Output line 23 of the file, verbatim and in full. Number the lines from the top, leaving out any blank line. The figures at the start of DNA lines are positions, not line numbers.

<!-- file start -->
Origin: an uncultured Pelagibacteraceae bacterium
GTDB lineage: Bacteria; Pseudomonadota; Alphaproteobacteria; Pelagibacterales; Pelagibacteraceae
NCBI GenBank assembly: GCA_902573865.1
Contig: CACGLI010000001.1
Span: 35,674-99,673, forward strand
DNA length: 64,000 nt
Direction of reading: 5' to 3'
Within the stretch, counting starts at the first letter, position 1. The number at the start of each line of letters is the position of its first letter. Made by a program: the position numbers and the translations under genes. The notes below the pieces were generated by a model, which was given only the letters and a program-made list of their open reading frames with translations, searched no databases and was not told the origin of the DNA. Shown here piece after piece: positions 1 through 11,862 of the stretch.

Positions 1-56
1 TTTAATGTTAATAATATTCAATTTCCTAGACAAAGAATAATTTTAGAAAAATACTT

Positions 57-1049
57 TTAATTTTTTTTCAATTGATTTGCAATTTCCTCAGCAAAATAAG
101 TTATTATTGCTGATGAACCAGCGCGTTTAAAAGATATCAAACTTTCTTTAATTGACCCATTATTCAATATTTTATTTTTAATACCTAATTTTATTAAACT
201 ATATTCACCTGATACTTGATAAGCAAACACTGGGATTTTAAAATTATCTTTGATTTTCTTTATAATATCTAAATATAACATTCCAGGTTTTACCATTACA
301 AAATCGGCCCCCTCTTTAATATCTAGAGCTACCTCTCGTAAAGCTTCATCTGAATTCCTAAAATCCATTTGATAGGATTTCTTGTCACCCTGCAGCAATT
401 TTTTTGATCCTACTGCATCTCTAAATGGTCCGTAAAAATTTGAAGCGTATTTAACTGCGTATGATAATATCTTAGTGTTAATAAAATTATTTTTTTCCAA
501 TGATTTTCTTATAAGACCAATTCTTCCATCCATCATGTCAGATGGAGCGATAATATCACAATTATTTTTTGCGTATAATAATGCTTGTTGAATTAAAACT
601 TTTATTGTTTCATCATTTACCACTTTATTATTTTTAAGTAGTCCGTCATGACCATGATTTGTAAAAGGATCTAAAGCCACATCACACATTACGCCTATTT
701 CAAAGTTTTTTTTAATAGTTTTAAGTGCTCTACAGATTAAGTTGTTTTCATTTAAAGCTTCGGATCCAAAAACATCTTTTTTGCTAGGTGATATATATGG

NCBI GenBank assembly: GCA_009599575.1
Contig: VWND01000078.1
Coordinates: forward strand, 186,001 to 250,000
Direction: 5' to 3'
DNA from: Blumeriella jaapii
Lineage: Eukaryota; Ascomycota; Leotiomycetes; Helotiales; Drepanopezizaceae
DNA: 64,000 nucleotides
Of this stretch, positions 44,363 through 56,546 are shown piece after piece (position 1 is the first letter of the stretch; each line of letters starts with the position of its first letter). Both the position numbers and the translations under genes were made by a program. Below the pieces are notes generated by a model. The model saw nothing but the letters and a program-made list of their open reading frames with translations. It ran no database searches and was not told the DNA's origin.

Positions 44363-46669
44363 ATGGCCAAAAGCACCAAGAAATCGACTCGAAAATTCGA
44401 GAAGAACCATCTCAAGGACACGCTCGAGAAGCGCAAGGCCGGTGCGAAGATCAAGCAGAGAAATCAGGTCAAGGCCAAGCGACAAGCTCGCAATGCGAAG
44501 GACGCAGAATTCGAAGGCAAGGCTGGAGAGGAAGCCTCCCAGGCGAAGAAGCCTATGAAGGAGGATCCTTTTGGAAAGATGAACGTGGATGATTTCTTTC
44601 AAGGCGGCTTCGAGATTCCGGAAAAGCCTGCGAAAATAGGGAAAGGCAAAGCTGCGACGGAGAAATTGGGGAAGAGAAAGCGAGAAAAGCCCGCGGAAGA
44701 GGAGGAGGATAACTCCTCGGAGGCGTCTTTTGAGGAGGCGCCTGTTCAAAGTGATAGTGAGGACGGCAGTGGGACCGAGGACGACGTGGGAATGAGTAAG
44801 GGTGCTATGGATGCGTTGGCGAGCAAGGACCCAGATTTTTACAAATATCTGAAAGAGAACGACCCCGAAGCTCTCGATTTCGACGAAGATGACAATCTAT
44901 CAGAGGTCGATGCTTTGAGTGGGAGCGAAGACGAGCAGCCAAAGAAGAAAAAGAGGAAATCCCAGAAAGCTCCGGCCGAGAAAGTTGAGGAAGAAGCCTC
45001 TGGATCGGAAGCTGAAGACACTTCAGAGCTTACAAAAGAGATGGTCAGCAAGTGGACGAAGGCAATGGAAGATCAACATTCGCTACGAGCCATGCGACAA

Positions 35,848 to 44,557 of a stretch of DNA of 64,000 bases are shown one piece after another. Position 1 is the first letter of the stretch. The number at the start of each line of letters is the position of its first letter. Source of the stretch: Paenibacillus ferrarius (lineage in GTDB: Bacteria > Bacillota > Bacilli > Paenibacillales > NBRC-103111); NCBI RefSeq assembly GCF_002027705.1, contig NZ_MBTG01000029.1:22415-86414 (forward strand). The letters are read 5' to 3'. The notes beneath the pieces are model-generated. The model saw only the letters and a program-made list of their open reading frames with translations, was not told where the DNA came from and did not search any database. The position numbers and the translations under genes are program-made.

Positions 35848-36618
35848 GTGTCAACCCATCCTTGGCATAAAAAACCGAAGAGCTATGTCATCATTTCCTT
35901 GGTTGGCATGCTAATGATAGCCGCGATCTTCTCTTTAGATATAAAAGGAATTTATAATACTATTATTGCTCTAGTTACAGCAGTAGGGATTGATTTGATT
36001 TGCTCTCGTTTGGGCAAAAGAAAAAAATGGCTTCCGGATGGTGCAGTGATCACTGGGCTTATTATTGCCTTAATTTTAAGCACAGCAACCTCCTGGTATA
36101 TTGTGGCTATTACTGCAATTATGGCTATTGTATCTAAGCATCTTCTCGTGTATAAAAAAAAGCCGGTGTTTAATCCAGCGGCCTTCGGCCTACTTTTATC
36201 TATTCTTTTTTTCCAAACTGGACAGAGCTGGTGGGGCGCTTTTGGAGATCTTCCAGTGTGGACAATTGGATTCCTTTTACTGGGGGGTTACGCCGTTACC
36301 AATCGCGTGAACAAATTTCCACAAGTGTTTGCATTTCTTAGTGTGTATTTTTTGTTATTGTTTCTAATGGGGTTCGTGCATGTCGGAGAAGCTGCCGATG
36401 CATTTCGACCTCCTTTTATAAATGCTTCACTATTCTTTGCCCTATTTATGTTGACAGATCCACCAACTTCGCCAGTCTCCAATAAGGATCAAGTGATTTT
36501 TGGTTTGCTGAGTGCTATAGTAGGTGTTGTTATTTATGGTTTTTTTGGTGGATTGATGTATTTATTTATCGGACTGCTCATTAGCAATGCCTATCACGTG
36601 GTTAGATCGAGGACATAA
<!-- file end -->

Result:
Direction: 5' to 3'